13 Nov A Q&A with Director Jessica Franz on SENSE AND SENSIBILITY, Plus Director’s Notes
We caught up with director of Sense and Sensibility, Jessica Franz, during rehearsals to learn about her background and her thoughts on the show. After the Q&A, we’ve included her director’s notes that you can also find in the production program.
Q: What has your involvement with OCTA been so far?
My first show at OCTA was onstage as Suzanne in Picasso at the Lapin Agile in 2010. That was my first introduction to OCTA and my first introduction to many of the fine board members you see around you today. I was able to jump right into my next show, directing David’s Mother in 2011, then directed Fuddy Meers in 2011. I traveled up north (North KC) for a few years, and was very excited to come back to the OCTA stage for Arcadia and last season’s production of Unnecessary Farce.
Q: Can you tell audiences a little about the adaptation?
Jon Jory wrote (and directed) this adaptation of Sense and Sensibility for Northlight Theatre in Chicago in 2011. The goal was to take Jane Austen’s amazing storytelling and construct it to flow on stage. He was the producing director at Actors Theatre of Louisville for 31 years and is a prolific playwright, with a knack for creating shows to fit in small theaters with small ensembles. I read several adaptations, and Jory’s popped out at me as staying true to the book, while being able to tell an exciting, engaging story on stage.
Q: Many people will be familiar with the story. How is your interpretation on the OCTA stage going to revive or relate the story to audiences?
We really focused on how the outside world and society affects our heroines, the Dashwood sisters. From the beginning, their lives are not their own. They have no inheritance, no options open to them, they are at the mercy of their next-door neighbors. This is the World we enter into, the same story many know, with their favorite parts, but with a slight edge. Jane Austen is an incredibly witty writer, and I think people have a tendency to see her work as ‘just romance’. This interpretation challenges that thinking, while also bringing out the humour that is Jane Austen’s writing.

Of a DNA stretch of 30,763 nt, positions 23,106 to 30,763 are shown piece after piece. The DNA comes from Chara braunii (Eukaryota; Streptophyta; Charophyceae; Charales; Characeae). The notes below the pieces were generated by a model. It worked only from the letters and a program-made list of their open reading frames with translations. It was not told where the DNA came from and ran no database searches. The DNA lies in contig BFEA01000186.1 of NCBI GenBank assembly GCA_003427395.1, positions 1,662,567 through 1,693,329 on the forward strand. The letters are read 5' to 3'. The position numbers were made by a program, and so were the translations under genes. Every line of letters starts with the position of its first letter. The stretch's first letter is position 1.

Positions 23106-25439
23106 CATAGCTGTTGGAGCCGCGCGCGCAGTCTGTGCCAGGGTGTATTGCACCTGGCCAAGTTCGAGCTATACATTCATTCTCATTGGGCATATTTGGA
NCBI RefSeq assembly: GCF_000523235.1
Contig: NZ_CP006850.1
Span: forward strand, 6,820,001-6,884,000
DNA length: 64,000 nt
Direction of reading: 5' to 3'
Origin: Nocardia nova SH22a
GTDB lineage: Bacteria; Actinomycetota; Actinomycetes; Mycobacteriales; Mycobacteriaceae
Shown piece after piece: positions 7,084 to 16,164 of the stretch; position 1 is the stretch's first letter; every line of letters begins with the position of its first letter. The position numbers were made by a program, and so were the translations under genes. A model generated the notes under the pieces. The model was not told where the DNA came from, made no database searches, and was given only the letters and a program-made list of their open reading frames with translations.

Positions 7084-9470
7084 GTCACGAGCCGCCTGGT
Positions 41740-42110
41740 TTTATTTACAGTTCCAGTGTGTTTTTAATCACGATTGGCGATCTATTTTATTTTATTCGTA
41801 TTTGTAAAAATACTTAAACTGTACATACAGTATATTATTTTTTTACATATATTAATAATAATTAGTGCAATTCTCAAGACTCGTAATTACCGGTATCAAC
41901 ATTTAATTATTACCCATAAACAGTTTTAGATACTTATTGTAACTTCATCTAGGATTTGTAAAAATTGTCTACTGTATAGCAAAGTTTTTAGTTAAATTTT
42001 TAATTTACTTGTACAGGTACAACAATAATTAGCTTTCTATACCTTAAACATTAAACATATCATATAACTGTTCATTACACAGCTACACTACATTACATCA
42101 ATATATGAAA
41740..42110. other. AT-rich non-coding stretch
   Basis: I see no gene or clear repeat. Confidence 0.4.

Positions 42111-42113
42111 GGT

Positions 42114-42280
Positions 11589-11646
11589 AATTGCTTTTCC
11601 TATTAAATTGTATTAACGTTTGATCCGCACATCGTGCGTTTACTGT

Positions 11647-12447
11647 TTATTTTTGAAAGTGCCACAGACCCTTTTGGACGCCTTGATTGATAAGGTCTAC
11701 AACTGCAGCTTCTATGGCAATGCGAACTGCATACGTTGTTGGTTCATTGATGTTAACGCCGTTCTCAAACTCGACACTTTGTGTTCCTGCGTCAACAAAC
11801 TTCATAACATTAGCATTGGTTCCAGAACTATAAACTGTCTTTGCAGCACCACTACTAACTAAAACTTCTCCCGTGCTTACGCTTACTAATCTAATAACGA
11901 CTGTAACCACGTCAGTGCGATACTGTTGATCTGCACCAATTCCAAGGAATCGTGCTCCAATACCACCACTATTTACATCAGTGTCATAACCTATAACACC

Q: You’re also an actress. What role from the show would you like to play at some point?
Honestly, Marianne is the person I want to be when I grow up. Not really, but… really. Her pure and unadulterated love of passion and throwing herself 100% into whatever she chooses to at that moment, her ‘living life to the fullest’ mentality. She lives in the moment, something that seems to be a constant goal for people ‘in this day and age’. Of course, there are consequences, but… what’s life without a few Willoughbys in the road!
Q: What are some comedic and dramatic moments you can tease audiences with?
One of my favorite moments is when a chaise turns into a horse and whisks one of our heroines away. The actor playing the… horse, truly made it his own.
Q: What do you have coming up?
In March I’m acting in Beau Jest at The Chestnut Fine Arts Center, just down the road. And May 2019, I am Extremely excited to be directing The Curious Incident of the Dog in the Night-Time at The Barn Players. It has been at the top of my radar for a few years now, and is an incredible insight into an autistic boy’s mind.
Q: Is there anything else about the show or yourself that you’d like people to know?
I was not the first person to put wheels on chairs. But I am so proud of the World that this design team and crew of actors have put together, I hope you’ll join us for the ride.
DIRECTOR’S PROGRAM NOTES
My ﬁrst encounter with Sense and Sensibility was the Emma Thompson ﬁlm version of 1995 (or possibly having to read it for school. And not. quite. ﬁnishing it.). I lovingly watched Kate Winslet frolic in the rain, and Hugh Grant be his normal dumbfounded self as Edward. I loved the idea of tea parties, empire waist dresses, and the opportunity to have nothing to do but walk in the sun surrounded by great estates, reading delightful books.
Of course, then the reality starts to set in, and I realized the dark side of the great Jane Austen. Themes that are hinted at knowingly, hidden in plain view. Reading Jon Jory’s adaptation of Sense and Sensibility, the negligible amount of power that Elinor and Marianne have over their own futures, even their own Current daily lives, hit a chord with me. These two young women, who were born with every opportunity, are now entirely at the whim of friends and distant family. Which, is what led me to the wheels. Never having sure footing, the ability for anyone to just whisk you away before you can object. And of course everyone, EVERYONE, is Always watching your next step.
Please revel in the dancing, the romance, and love lost, but do be aware, this story may be giving you a bit more than you realize…
MORE ABOUT THE SHOW
-Check out the PRODUCTION PHOTOS
-Read about the CAST AND CREW
-Taking Stage at OCTA: Talking Sense with Jessica Franz
-Sense and Sensibility and SKIBIDI!